The translation of "pro multis" as "for many" vs. "for all"
#34
(12-18-2010, 07:43 AM)QuisUtDeus Wrote:
(12-17-2010, 07:17 PM)Melkite Wrote:
(12-17-2010, 06:46 PM)ripmarcel Wrote: If my memory serves, there is only one translation of the Holy Bible that has been proclaimed by the Church to be free of error, and that is the Latin Vulgate.

So, when the error-free Vulgate was translated from the Septuagint and the Jewish Old Testament, did St. Jerome correctly translate the errors from the LXX into the Vulgate, or did he correct the errors in the Septuagint before translating?  If he changed the errors, how did he know they were errors to begin with?

It is free of doctrinal error, not translation errors.  He corrected errors mainly in the Old Latin, which was the Latin version of Scripture before the Vulgate.  The Old Latin, for example, didn't translate directly from the Hebrew for the OT.

He knew of errors based on scholarship, living in the Holy Lands, talking to Rabbis, etc.

CE has a good article on versions of the Bible and a few paragraphs on the Vulgate:

http://www.newadvent.org/cathen/15367a.htm

Quote:Their circulation with other Latin versions led to increasing uncertainties as to a standard text and caused the Fathers of the Council of Trent to declare that the Vulgate alone was to be held as "authentic in public readings, discourses, and disputes, and that nobody might dare or presume to reject it on any pretence" (Sess. IV, decr. de editione et usu sacrorum librorum). By this declaration the Council, without depreciating the Hebrew or the Septuagint or any other version then in circulation and without forbidding the original texts, approved the Vulgate and enjoined its public and official use as a text free from error in doctrine and morals.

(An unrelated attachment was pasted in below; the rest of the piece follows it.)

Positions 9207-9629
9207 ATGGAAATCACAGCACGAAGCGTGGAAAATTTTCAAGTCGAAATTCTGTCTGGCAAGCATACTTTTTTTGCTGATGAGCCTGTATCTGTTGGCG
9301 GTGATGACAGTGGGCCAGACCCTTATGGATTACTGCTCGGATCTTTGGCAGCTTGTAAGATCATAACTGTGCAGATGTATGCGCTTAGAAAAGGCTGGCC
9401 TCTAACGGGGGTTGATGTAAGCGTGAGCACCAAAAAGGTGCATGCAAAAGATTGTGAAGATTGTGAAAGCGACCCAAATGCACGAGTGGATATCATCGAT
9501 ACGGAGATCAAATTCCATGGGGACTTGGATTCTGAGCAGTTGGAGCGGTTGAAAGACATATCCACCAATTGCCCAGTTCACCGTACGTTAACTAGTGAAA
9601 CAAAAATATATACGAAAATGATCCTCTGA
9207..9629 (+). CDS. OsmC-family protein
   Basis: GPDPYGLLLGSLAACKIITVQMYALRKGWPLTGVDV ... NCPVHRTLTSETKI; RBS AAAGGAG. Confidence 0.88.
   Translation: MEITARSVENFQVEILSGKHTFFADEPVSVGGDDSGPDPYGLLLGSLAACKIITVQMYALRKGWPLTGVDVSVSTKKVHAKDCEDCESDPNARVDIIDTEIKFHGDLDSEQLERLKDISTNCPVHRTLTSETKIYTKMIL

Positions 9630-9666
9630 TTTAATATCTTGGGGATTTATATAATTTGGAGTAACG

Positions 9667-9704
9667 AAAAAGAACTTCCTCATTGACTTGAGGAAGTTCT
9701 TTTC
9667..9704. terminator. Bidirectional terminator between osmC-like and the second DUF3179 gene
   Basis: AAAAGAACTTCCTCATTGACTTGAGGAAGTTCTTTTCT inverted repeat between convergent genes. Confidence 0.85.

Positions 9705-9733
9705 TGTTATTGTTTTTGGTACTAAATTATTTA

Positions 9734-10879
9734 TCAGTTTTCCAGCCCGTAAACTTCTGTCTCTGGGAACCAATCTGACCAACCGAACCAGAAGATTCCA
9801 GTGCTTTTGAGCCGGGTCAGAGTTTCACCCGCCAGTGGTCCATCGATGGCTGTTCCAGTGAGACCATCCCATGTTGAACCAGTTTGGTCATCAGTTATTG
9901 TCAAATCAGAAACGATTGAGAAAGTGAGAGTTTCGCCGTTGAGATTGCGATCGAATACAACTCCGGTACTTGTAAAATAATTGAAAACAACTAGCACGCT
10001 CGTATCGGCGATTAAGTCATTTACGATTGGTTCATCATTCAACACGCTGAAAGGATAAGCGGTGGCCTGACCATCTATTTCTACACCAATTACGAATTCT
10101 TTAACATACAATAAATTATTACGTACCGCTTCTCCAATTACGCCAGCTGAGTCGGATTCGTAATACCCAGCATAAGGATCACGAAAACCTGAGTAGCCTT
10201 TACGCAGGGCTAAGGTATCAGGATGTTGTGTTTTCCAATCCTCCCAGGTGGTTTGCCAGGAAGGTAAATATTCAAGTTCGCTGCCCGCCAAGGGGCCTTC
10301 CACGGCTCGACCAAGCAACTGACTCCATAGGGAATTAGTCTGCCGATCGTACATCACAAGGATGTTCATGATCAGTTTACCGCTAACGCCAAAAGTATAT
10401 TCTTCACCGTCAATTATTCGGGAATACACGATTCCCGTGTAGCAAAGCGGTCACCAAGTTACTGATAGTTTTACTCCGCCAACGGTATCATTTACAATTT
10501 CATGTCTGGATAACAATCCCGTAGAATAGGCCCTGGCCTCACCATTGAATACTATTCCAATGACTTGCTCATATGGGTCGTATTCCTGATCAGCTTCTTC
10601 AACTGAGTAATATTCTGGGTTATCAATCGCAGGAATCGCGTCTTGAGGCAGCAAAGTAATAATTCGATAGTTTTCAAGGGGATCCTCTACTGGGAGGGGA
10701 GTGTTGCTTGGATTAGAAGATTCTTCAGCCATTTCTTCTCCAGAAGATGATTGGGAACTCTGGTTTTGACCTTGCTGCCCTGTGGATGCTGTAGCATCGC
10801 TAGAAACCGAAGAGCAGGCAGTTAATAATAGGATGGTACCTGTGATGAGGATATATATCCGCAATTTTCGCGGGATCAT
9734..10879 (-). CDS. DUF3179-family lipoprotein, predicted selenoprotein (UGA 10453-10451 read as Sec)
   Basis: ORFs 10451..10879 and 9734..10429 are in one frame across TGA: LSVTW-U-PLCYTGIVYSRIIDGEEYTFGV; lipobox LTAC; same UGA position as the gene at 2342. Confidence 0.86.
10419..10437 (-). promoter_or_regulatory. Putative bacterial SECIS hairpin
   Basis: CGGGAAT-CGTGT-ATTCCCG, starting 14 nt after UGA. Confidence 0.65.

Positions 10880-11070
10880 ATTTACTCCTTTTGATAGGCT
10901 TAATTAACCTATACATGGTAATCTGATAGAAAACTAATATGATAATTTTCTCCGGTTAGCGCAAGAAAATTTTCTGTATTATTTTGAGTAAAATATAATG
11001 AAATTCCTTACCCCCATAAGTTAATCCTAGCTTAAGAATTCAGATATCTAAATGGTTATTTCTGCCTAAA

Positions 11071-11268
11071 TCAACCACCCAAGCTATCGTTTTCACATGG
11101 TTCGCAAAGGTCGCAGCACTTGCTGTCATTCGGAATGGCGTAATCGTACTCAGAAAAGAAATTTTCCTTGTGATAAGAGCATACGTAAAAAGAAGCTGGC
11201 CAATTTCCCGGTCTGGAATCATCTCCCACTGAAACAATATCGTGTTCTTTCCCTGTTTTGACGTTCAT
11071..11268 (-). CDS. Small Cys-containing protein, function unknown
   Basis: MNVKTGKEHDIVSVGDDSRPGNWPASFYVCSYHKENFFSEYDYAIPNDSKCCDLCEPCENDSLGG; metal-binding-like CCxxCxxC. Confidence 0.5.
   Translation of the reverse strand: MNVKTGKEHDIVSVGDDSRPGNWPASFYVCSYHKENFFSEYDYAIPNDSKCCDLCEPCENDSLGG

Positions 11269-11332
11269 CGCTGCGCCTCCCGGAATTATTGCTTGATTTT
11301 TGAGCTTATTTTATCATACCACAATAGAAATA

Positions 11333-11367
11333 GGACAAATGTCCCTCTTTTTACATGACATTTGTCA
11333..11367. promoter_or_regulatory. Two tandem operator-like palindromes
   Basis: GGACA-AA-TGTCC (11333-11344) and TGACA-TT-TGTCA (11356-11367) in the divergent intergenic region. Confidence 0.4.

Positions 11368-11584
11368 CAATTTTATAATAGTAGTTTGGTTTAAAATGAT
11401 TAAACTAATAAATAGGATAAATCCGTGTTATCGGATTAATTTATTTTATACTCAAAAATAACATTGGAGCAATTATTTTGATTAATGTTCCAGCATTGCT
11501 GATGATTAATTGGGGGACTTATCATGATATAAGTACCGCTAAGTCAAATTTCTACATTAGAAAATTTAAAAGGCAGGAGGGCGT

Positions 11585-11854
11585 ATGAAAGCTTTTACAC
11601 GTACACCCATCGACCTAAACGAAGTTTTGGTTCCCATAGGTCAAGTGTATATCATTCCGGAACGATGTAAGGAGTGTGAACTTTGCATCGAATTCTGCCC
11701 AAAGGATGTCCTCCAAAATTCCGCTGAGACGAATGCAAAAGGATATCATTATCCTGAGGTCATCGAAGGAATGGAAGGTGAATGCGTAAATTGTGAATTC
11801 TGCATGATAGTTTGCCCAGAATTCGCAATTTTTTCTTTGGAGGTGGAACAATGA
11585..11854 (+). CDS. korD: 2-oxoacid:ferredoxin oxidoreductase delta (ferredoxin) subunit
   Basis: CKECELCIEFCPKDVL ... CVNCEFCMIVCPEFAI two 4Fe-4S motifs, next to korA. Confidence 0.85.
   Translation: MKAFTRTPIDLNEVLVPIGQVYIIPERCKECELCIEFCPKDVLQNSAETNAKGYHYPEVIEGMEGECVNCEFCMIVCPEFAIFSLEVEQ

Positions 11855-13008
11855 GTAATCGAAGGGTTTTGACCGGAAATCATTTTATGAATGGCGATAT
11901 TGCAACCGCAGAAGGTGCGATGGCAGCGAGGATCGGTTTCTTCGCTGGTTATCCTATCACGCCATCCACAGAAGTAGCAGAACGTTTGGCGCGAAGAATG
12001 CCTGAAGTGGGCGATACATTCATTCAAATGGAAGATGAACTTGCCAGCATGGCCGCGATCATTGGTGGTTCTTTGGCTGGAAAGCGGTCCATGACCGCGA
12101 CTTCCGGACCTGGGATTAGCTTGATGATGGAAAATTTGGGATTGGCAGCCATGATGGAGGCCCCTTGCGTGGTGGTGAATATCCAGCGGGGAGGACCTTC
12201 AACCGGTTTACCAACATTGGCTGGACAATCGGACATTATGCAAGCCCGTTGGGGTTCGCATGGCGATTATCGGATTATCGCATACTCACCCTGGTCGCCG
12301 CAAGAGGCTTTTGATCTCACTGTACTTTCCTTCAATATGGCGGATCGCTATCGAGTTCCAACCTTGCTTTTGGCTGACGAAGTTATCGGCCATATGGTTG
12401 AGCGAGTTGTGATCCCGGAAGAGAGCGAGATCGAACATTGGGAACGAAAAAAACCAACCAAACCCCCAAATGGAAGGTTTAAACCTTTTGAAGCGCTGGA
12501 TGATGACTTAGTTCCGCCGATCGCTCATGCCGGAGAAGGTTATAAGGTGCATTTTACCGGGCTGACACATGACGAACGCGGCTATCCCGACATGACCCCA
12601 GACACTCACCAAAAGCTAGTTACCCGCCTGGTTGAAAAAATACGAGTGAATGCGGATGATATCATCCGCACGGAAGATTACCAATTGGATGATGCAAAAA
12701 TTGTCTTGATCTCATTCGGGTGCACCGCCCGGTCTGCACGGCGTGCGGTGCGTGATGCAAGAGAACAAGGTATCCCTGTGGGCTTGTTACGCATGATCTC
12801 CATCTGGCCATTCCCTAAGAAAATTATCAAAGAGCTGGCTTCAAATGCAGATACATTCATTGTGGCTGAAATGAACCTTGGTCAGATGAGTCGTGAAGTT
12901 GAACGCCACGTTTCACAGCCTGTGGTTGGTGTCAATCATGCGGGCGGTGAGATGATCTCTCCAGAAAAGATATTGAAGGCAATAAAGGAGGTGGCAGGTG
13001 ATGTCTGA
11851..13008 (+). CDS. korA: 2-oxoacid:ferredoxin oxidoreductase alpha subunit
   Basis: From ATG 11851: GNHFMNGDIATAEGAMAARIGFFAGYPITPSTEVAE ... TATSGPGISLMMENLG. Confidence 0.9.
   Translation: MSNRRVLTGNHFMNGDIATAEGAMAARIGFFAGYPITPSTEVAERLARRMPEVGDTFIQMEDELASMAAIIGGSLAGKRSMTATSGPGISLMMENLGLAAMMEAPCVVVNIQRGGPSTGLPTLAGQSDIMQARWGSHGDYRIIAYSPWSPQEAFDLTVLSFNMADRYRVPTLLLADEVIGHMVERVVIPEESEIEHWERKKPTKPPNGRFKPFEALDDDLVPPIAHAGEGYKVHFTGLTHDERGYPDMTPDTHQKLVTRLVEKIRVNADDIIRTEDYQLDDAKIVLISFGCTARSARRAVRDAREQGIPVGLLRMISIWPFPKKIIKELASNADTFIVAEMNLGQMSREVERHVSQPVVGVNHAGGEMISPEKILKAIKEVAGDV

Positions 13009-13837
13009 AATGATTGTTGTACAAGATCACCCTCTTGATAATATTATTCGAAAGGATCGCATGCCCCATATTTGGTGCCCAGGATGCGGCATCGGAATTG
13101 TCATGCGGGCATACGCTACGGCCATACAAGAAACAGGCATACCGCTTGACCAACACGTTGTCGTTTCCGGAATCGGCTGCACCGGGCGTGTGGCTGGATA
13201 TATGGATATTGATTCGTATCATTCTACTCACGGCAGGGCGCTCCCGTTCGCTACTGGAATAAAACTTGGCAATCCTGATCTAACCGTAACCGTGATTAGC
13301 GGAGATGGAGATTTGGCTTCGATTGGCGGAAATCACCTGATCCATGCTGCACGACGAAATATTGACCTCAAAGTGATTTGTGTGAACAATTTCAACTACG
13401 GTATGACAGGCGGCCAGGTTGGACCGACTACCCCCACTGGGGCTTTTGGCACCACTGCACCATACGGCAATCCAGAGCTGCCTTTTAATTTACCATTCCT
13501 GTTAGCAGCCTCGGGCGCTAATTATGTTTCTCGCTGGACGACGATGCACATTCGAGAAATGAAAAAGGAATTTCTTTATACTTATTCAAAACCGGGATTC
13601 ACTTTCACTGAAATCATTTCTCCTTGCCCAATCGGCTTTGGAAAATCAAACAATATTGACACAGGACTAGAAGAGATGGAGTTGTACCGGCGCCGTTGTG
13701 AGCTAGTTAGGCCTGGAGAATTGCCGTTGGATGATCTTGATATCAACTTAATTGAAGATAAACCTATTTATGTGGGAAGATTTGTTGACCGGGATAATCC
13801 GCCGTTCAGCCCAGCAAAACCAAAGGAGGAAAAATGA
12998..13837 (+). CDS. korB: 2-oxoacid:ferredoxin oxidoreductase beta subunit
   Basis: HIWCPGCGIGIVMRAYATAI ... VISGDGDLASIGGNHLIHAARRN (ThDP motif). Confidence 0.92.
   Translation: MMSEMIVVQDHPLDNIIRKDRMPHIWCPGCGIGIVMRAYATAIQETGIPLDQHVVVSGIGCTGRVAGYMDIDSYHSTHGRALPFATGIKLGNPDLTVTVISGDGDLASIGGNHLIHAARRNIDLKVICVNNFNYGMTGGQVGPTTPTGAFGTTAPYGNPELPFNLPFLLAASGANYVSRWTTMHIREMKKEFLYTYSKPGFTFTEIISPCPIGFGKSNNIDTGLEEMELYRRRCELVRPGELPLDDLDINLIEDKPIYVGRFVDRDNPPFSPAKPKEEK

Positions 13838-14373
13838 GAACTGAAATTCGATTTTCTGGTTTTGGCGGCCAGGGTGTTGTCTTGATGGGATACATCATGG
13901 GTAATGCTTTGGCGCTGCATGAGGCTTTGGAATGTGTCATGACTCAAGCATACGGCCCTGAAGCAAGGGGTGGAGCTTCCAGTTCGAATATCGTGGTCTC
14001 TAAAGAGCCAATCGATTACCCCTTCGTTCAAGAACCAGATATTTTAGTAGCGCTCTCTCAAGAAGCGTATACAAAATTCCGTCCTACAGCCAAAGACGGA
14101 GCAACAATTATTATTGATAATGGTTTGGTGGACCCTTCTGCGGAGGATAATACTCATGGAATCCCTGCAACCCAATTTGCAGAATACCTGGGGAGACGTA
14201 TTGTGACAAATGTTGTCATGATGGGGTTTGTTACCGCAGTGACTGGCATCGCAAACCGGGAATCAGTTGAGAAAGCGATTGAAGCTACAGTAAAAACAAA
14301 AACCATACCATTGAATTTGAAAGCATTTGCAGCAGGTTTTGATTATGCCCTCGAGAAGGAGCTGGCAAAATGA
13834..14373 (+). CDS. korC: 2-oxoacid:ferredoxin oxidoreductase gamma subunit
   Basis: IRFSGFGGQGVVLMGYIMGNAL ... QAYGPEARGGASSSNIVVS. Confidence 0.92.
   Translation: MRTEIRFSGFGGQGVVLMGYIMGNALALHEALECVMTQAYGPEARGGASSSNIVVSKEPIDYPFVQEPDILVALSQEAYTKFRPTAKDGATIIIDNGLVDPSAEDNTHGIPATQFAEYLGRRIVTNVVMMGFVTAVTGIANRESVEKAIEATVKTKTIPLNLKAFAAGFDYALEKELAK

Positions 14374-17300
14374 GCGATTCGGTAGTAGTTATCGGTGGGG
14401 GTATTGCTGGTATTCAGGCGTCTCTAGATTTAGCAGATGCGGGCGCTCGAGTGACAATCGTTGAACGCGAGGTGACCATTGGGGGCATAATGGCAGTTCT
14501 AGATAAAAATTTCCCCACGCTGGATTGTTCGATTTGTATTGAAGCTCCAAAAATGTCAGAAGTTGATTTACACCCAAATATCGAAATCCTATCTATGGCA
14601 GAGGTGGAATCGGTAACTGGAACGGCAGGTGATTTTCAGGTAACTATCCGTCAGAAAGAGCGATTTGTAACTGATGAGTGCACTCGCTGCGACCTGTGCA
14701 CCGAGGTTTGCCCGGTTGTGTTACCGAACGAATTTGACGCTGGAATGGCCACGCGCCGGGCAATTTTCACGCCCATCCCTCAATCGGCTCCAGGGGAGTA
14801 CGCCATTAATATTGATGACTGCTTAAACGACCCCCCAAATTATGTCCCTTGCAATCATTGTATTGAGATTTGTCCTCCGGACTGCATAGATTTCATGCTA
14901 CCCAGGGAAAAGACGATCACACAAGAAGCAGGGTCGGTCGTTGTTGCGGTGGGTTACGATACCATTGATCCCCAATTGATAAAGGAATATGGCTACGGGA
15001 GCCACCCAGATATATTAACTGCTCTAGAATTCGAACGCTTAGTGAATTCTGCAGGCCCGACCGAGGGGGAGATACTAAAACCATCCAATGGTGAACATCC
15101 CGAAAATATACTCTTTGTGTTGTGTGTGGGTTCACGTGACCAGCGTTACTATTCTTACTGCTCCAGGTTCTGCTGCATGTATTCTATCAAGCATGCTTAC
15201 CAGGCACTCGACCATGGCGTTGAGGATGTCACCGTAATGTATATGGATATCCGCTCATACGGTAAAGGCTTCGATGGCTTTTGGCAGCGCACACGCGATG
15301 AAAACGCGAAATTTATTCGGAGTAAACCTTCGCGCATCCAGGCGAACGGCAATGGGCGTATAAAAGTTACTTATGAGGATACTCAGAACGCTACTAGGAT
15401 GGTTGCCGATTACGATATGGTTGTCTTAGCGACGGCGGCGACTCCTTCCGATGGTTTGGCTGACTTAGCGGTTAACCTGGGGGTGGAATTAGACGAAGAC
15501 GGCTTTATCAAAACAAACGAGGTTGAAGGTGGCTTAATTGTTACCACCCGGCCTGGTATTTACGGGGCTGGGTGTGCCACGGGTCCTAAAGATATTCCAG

Ok, so was trent saying that the vulgate was error free and just remained silent on the septuagint and hebrew version, or was it saying that the vulgate alone contains no theological errors?  If the latter, how would St. Jerome have kept theological errors out, even with having studied in the holy land, since at the time the jews were already apostate?  I still don't understand how he could have made a theologically error free translation without having a theologically error free source to translate from.
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Re: The translation of "pro multis" as "for many" vs. "for all" - by Melkite - 12-18-2010, 10:38 AM



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